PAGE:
In the setting of allo-HCT, significant ongoing efforts focus on harnessing a Graft vs. Leukemia effect (GVL) in patients with hematological malignancies21. Whether such an analogous mechanism might exist against latent virus in HIV+ patients (Graft vs. Viral Reservoir, or ‘GVVR’), i.e. whether activated donor T cells might promote the clearance of host infected cells with increased efficiency compared to autologous T cells, remains unclear. Indeed, the Berlin patient developed graft vs. host disease (GVHD) post-transplant22, a complication often linked to GVL, which may have contributed to the clearance of residual infected host cells.

To better understand the kinetics of viral reservoir size in suppressed HIV+ patients following allo-HCT, we have now performed the first allo-HCT experiments in SHIV-infected, cART-treated rhesus macaques. These animals were extensively monitored for SHIV-C RNA and DNA in peripheral and tissue reservoirs before and after transplant, and for the recipient vs. donor origin of the DNA reservoir at necropsy. Our goal was to create a comprehensive temporal and anatomical map of the SHIV reservoir, to better understand sites of viral persistence that may have contributed to rebound in the Boston patients, but may have been eradicated in the Berlin Patient. These studies are directly applicable to the growing population of HIV malignancy patients for whom allo-HCT is a first line treatment, and offer insights into mechanisms of reservoir control that could also be applied to otherwise healthy HIV+ patients. Our study indicates that allogeneic HCT in the absence of HIV resistance factors is not sufficient to eradicate the residual SHIV DNA reservoir in recipient cells early after transplant, despite high levels of donor chimerism, and GVHD.


SHIV infection and reservoir analysis before and after cART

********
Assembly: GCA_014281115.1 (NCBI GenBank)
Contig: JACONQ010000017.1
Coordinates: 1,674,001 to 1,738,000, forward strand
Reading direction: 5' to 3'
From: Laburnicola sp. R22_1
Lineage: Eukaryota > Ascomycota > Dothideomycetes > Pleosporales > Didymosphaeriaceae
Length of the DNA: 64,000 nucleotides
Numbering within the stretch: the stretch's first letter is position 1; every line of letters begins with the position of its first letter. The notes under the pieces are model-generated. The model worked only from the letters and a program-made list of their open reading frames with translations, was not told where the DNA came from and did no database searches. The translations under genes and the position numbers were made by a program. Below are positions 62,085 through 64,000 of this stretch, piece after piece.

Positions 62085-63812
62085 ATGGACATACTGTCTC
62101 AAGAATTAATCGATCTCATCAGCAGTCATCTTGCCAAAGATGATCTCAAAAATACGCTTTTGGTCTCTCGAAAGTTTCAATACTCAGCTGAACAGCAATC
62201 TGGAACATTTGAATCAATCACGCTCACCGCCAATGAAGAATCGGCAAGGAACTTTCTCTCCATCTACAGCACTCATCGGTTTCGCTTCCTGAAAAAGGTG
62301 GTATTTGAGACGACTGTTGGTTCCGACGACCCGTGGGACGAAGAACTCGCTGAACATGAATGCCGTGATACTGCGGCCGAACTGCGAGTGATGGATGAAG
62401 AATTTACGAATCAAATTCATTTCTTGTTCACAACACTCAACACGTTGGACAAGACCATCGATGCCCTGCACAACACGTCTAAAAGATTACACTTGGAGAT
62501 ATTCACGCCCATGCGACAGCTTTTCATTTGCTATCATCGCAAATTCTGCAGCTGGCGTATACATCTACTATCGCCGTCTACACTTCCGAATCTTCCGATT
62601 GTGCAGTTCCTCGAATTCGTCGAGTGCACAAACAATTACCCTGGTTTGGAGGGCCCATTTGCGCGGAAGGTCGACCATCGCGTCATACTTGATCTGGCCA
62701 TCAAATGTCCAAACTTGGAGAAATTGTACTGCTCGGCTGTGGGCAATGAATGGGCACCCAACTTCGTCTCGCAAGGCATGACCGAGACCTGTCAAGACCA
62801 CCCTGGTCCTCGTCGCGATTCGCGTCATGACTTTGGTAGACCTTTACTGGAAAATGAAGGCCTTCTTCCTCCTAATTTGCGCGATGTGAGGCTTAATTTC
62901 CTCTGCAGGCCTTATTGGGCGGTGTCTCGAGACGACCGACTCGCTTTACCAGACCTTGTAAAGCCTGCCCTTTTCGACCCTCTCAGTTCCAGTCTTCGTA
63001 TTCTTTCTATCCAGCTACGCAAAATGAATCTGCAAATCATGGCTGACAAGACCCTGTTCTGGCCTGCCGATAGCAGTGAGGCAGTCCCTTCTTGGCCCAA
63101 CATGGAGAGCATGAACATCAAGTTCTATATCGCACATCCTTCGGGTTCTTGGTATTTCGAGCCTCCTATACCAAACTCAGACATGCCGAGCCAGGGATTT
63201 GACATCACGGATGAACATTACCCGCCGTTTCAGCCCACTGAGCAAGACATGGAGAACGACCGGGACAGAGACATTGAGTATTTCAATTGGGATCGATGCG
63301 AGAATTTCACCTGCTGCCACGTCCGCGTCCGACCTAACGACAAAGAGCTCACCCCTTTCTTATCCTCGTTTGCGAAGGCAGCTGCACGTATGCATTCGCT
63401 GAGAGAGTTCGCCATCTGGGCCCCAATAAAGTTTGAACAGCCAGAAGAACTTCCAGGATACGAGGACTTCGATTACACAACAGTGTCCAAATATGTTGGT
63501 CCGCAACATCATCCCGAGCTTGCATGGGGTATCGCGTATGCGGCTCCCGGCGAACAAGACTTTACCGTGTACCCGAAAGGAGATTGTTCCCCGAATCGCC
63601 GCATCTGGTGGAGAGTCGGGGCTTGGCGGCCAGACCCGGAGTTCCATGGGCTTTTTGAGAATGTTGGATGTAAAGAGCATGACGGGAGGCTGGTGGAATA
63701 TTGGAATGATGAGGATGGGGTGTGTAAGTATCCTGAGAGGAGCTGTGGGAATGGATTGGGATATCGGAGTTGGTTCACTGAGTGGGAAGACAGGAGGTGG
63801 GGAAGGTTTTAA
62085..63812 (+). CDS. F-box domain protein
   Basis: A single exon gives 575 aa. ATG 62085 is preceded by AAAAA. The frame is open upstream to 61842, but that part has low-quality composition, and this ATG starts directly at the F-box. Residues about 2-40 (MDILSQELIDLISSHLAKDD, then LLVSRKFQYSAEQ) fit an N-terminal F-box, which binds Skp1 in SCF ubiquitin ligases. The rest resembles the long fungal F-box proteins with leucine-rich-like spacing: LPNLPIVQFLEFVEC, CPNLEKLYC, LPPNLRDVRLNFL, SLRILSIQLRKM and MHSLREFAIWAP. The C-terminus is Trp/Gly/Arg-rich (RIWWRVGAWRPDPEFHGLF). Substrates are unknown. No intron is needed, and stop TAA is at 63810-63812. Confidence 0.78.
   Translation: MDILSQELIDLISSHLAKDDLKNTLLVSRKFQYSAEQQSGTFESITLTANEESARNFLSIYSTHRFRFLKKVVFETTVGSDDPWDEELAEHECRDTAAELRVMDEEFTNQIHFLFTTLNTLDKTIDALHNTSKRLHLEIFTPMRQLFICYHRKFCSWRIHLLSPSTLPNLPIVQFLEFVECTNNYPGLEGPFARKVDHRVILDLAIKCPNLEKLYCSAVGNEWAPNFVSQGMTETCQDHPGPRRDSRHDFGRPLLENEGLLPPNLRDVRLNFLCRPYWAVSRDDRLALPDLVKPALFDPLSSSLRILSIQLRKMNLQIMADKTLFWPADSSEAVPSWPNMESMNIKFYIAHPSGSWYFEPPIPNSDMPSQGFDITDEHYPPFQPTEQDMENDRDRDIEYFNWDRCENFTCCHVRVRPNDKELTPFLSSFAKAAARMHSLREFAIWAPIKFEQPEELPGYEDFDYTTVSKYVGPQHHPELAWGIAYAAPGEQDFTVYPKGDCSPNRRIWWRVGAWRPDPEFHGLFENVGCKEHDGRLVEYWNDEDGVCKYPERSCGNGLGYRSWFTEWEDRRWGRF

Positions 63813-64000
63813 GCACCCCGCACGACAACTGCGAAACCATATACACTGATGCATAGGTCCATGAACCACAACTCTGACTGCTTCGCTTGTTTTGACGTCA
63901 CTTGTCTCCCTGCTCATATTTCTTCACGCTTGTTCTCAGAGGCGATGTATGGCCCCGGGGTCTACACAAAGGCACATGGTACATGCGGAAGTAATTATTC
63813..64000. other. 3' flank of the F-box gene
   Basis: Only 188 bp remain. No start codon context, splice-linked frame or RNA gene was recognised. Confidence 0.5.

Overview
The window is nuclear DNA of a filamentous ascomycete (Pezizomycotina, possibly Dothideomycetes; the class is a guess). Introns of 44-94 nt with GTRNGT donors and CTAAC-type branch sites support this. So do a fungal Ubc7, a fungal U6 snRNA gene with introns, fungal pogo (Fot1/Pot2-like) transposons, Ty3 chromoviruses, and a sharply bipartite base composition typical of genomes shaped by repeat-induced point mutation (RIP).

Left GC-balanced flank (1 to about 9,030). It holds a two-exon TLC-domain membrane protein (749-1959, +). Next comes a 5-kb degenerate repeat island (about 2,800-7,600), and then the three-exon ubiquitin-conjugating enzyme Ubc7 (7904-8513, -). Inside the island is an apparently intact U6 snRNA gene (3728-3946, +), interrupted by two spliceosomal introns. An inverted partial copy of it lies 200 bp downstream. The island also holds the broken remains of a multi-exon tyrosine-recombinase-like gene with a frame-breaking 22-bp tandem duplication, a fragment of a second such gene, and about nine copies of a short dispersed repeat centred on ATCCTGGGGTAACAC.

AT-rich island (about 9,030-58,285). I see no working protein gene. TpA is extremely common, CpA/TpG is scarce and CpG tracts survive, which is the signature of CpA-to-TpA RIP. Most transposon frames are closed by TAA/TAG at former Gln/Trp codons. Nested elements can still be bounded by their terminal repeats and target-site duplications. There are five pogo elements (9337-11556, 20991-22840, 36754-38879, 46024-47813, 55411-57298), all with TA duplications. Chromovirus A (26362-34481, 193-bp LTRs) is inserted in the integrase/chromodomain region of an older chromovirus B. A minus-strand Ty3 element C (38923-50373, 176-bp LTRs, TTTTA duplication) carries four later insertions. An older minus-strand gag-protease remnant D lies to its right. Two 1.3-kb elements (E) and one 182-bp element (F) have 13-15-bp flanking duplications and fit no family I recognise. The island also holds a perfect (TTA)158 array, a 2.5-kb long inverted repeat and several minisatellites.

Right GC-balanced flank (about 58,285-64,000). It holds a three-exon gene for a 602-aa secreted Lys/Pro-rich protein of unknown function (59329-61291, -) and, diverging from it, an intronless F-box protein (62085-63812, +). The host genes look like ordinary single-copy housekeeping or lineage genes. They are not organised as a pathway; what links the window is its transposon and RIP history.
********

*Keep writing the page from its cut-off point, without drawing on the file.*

Six rhesus macaques (RM) were infected IV with SHIV-C as previously described23, then monitored without cART for six months to allow rigorous reservoir establishment and to characterize the viral set point in each animal. At 6 months post-infection, cART (tenofovir, emtricitabine, raltegravir) was initiated23 and continued for the remainder of the experiment. Plasma viral loads (PVL) were monitored bi-weekly by quantitative real-time PCR24. In agreement with published results25, all animals showed peak plasma viral loads within 2 weeks of infection, with an average of 1.46 × 107 ± 0.19 × 107 copies/mL, 10–11 days post infection. Viral loads subsequently declined, and reached a new set-point (with an average viral load measured at Day 140–141 post-infection of 4.9 × 104 ± 2.03 × 104 copies/mL; Fig. 1a). cART treatment was initiated between Day 184–189 post-infection, and resulted in a rapid decline in plasma viral RNA, to below the limit of detection (<30 copies/mL), ~4 weeks after treatment initiation. Consistent with previously published studies in both RM26 and humans27, and with the development of an anti-SHIV serologic response, all animals developed high titers of whole virus-reactive antibodies (Fig. 1b), with peak average titers in the range of 104–105 detected between days 100–200 post-infection. As expected23,28, antibody levels declined post cART treatment, with titers of 103–104 after cART initiation (Fig. 1b). In addition to anti-SHIV antibodies, T cell counts as well as hemoglobin and platelet counts were monitored in infected/cART-treated animals (Fig. 1c–f). Virus-dependent decreases in peripheral blood CD4 + T cell counts were small but statistically significant at 6 months post-infection, prior to cART initiation (544 ± 129 × 103/µL compared to 768 ± 122 × 103/µL pre-infection, p = 0.034), and normalized after cART treatment (Fig. 1c). As expected, CD8 + T cell counts were not significantly altered by SHIV-C infection or cART (Fig. 1d). Most animals developed mild anemia (Fig. 1e) and thrombocytopenia (Fig. 1f) during peak viremia, without significant variation thereafter. It should be noted that while five of the six RM studied developed only mild clinical signs of infection, one animal (Animal ID# R.701) developed a clinically significant viral syndrome, including weight loss, lymphadenopathy, and skin rash within 30 days of infection, and displayed a lower peripheral blood viral load compared to the other animals (Fig. 1a). The potential immune reaction to SHIV was accompanied by a significant drop in the platelet count (Fig. 1f). In short, our cohort of animals displayed typical courses of unsuppressed SHIV viremia and responded as expected to cART.